Since I was going fanless this doesn't affect me as I installed the PSU upside down so heat can dissipate from it without the fan running.


To be continued.


[H]F Junkie
Jun 12, 2012
Let's pick up where we left off.

Installing everything was pretty straightforward, 8 3.5 spaces 8 drives installed, with the provided screws. And if I wanted I can still add 3 more HDDs with an adapter (not included) to the 2x5.25 expansion spaces. So this case is ideal for storage on a budget.
The only issue as mentioned is that the MB sits crooked. But it still clears the drive bay, and the cooler clears the side panel so it's all "fine".


Because the disks aren't padded in any way just direct metal to metal, the whole case resonates when they are spinning. I solved that by adding foam padding to the bottom of the case, which it sits on now instead of it's own legs. This took 90% of the noise away.
And since the drives are just cold storage for me, they only spin a few hours during the day otherwise the system is noiseless now, when idle.

As mentioned there is not much space behind the back, and zero if you installed fans here. Had to move the fan controller into the recess too, as the side panel wouldn't fit with it being in the position on the picture.

Finally a test run before adding the side and front panels.


In this configuration when all fans are at zero rpm, the coldest HDD is 35C the hottest one is 43C, of course without much load. CPU is around 53C idle with the fan turned off. Idle means lots of background services running, but nothing demanding.
The fans are configured to turn on when the CPU temp exceeds 55C. Unfortunately the garbage tier nzxt fan controller cannot read HDD temps so the front fans are also tied to the CPU temp. I guess I'll manually crank up the fans if I do any excessive data movement.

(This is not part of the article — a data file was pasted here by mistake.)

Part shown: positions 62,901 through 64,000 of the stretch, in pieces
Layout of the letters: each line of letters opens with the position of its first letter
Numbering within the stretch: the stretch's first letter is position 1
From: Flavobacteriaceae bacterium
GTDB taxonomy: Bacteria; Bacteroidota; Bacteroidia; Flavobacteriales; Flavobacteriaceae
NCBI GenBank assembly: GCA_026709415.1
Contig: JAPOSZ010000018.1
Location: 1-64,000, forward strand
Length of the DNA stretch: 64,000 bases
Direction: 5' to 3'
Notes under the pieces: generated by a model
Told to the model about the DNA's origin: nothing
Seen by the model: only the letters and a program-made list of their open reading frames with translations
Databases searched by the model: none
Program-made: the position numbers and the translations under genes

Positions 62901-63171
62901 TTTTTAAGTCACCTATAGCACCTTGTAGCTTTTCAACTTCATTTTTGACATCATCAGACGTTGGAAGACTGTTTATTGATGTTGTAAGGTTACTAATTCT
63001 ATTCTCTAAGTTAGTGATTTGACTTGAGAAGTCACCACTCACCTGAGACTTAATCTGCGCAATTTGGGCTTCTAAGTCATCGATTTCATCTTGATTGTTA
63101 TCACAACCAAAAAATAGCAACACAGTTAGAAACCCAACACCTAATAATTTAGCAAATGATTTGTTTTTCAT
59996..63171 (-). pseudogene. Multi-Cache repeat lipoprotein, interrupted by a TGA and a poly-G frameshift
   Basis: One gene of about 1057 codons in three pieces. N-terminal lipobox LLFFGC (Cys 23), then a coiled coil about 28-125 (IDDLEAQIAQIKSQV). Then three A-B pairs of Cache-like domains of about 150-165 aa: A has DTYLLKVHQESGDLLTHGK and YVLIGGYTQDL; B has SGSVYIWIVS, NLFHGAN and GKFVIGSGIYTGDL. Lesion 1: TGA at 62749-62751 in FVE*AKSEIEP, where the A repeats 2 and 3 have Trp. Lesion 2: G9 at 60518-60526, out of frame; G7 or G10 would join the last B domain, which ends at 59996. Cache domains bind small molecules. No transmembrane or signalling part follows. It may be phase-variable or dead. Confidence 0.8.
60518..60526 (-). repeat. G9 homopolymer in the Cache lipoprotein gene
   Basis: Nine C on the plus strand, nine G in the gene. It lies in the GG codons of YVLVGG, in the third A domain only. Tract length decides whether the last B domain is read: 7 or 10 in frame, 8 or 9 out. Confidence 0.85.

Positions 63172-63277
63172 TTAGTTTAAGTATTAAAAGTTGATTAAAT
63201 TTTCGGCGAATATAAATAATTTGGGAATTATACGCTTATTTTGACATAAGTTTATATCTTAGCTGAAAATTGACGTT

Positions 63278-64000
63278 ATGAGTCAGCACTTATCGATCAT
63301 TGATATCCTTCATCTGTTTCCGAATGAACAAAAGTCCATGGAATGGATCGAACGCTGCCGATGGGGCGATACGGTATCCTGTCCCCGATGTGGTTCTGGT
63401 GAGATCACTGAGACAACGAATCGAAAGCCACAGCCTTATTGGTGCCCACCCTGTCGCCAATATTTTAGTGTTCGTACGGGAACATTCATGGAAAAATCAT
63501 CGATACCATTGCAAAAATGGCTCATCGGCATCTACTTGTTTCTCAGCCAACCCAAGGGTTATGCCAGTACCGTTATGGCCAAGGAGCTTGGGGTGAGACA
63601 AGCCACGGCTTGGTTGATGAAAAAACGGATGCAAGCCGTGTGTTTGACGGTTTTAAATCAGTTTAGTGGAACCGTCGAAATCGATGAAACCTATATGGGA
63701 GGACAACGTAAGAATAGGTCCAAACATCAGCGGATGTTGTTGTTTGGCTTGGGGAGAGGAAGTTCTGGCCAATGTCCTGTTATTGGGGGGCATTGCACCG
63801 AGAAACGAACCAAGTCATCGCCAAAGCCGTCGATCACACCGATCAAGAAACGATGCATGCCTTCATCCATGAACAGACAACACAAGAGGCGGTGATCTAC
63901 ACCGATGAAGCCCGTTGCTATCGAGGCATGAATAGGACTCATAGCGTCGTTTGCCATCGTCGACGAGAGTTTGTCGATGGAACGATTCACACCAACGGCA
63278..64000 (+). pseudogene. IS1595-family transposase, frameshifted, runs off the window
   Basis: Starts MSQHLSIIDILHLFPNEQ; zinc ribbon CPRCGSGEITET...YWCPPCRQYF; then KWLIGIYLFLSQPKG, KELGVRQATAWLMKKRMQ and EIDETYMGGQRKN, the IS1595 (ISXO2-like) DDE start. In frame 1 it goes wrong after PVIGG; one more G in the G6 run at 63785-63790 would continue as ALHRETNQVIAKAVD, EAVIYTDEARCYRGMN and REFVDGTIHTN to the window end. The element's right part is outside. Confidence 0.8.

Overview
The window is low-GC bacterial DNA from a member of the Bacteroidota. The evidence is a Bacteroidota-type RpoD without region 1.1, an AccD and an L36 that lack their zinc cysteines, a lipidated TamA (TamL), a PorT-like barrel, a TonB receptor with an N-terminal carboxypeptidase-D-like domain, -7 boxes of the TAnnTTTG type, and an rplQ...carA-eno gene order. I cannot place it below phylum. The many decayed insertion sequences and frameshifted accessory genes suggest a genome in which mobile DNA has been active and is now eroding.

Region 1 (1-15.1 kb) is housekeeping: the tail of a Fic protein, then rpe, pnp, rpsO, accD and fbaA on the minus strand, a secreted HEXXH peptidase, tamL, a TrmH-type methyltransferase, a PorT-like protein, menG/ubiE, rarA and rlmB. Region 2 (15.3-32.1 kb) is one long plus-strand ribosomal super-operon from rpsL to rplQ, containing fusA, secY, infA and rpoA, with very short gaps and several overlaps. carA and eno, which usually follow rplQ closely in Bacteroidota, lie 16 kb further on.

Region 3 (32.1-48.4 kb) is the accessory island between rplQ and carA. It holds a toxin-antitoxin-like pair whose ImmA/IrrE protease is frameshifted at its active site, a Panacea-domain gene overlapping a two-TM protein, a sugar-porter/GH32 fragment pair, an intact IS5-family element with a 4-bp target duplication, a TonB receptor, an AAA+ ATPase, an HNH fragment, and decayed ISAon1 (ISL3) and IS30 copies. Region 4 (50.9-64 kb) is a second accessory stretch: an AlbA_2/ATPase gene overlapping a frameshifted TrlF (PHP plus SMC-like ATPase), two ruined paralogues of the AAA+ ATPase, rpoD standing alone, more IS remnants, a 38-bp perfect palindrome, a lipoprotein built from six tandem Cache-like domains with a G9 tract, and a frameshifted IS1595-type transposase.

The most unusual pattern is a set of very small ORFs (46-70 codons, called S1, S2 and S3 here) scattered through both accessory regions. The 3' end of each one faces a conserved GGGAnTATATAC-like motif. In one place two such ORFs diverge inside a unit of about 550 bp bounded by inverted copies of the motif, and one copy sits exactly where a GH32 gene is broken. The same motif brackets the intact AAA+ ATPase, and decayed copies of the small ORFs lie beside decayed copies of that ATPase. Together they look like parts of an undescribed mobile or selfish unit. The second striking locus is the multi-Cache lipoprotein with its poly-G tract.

Let's see the verdict.

  • Cheap
  • Great for 8-11 3.5" drives
  • Comes with two fans out of the box
  • Front panel detaches without having to worry about cables
  • PSU can be flipped upside down
  • Plenty of ventillation, top installation is ideal for 240 AIO
  • Comes with plenty of screws for installing HDDs and fans.
  • Flimsy construction
  • Thumbscrews typical CM quality
  • Fans don't look very robust, probably won't last long
  • Dust filter for the PSU only accessible from inside the case
  • Strict limit on MB size.
  • All of the expansion card covers are break outs, they didn't include a single re-usable one
  • Not many options for cable routing
  • limited space to tuck away unused cables
  • No vibration dampening at all

Styling: 5/10 - It'll do
Build Quality: 5/10 - It's what you'd expect at the price range
Practicality: 8/10
Value: 10/10

I'd recommend this case for all kinds of budget oriented builds, even gaming PCs, if you don't care about styling that much, just want a functioning system there is no reason to spend more than this on a case.